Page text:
“Learning is the process whereby knowledge is created through the transformation of experience” (David Kolb). Based on his four-stage learning cycle (see our blog article “Kolb’s Cycle of Reflective Practice”), Kolb defined four different learning styles which ultimately complete his Experiential Learning Theory (1984). Influenced by various factors, such as social environment or educational experiences, he states that each human being prefers a definite unique learning style which consequently differentiates them from others. This natural preference results from two pairs of variables, or more precisely from two distinct choices a learner makes in their internal cognitive processes. These choices are presented as lines of an axis, which incorporate opposing modes at either end.
In his model, the east-west axis (“Processing Continuum”) describes how a person approaches a task (watching or doing). The north-south axis (“Perception Continuum”) illustrates each person’s emotional response to the task and whether a person would rather be thinking or feeling about it.
According to Kolb, a person is not able to reach both variables located on the same axis at the same time – which means that one is not able to watch while doing something, or think about the task while being in a feeling mode. Owing to this fact, his learning styles should rather be seen as a two-by-two matrix of his four-stage cycle, meaning that each learning style embodies the combination of one’s two preferred styles.
Being aware of our preferred learning style allows us to adapt and increase our own learning by consciously using our preferred way.
Here is how Kolb describes his four learning styles:
1. Diverging (Feeling and Watching)
With the Diverging learning style, Kolb addresses particularly sensitive people who have a preference for watching rather than doing. They look at situations from different perspectives and try to solve problems by collecting information and using their own imagination.
Usually, people with a Diverging style act much better in situations where it is necessary to generate new ideas than people with another style (e.g., in brainstorming). Furthermore, their strengths often lie in art and creativity, as they are particularly imaginative and emotional, and usually they share a great interest in people. This also leads to a preference for learning by working with other people in a group and an ability to listen to them unprejudiced and with an open mind.
2. Assimilating (Watching and Thinking)
People with an Assimilating learning style are characterized by their logical approach to problems. Learners with this style tend to focus more on ideas and abstract concepts than on people. They are usually more attracted to clear explanations rather than to approaches based on practical value or group learning. Thus, the preference of this learner category lie mainly in reading and researching analytical models.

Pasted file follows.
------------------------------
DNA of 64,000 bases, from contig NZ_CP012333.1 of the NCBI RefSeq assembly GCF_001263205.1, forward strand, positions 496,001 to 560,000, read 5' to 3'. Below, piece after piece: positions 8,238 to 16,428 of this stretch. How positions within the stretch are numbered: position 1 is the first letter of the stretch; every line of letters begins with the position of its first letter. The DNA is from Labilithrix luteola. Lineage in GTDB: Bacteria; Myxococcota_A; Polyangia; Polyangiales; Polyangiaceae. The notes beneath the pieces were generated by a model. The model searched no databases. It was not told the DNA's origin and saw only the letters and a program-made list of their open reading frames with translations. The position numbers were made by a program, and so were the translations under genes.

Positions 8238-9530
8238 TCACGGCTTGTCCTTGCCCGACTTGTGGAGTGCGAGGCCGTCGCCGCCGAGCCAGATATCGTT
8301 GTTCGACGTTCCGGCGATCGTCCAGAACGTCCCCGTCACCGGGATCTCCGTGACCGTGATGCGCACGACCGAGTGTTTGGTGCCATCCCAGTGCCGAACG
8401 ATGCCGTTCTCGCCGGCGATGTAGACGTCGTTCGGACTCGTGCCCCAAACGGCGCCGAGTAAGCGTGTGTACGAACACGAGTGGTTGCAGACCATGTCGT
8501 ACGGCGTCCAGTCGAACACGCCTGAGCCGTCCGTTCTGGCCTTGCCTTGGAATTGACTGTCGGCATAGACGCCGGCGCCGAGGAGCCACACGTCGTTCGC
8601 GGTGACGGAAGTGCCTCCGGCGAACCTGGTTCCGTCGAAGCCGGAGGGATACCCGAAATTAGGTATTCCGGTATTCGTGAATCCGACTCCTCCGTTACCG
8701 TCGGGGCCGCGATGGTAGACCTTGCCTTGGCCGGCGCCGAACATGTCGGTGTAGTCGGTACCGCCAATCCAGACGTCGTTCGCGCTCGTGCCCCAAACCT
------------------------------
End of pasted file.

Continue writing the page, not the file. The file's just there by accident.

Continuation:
3. Converging (Doing and Thinking)
People with a Converging learning style are focused on finding practical uses for their ideas and solving practical issues by finding exact solutions to their questions.
Just like people with an Assimilating learning style, learners in this category are less interested in interpersonal aspects and prefer technical tasks.
They are particularly distinguished by their interest in working with practical applications as well as experimenting with new ideas and theories.
4. Accommodating (Doing and Feeling)
The Accommodating learning style is based on intuition instead of logic, people with this style commonly act on their “gut feeling” rather than logical analysis. They are attracted to new challenges and experiences, and to carrying out plans. Among all styles, it is the most prominent one within the general population. People applying this learning style make use of other people’s analysis and information, they will tend to rely on others for information than carry out their own analysis. And ultimately, they take an experiential, practical approach to learning.
It is quite normal that in addition to our preferred learning style, we also use the other learning styles depending on the context or situation that we are in, so we eventually do not depend on one sole learning style. As a matter of fact, we can work with all styles, but it is with our preferred one that we are at our best.
Training programs and courses that offer different techniques and methods in their continuum provide a wide range of different learning style possibilities, which makes them highly effective with different learners. This is what we call holistic learning. This way, learning can be internalized via more than just one “street”, so we can describe this process “learning with your head, heart, and hand”. This is what we aim to at Cambiana in all our training programs, no matter if virtual or in-person. We make sure that there is always the space and time to process a topic in your head, to complete an action related to a certain theory and make it practical, to discuss and reflect with others about what happened in order to harvest the learnings, and the precious aha-moments to transfer it into everyday work and life.
McLeod, S. A. (2017, October 24). Kolb – learning styles and experiential learning cycle. Simply Psychology. www.simplypsychology.org/learning-kolb.html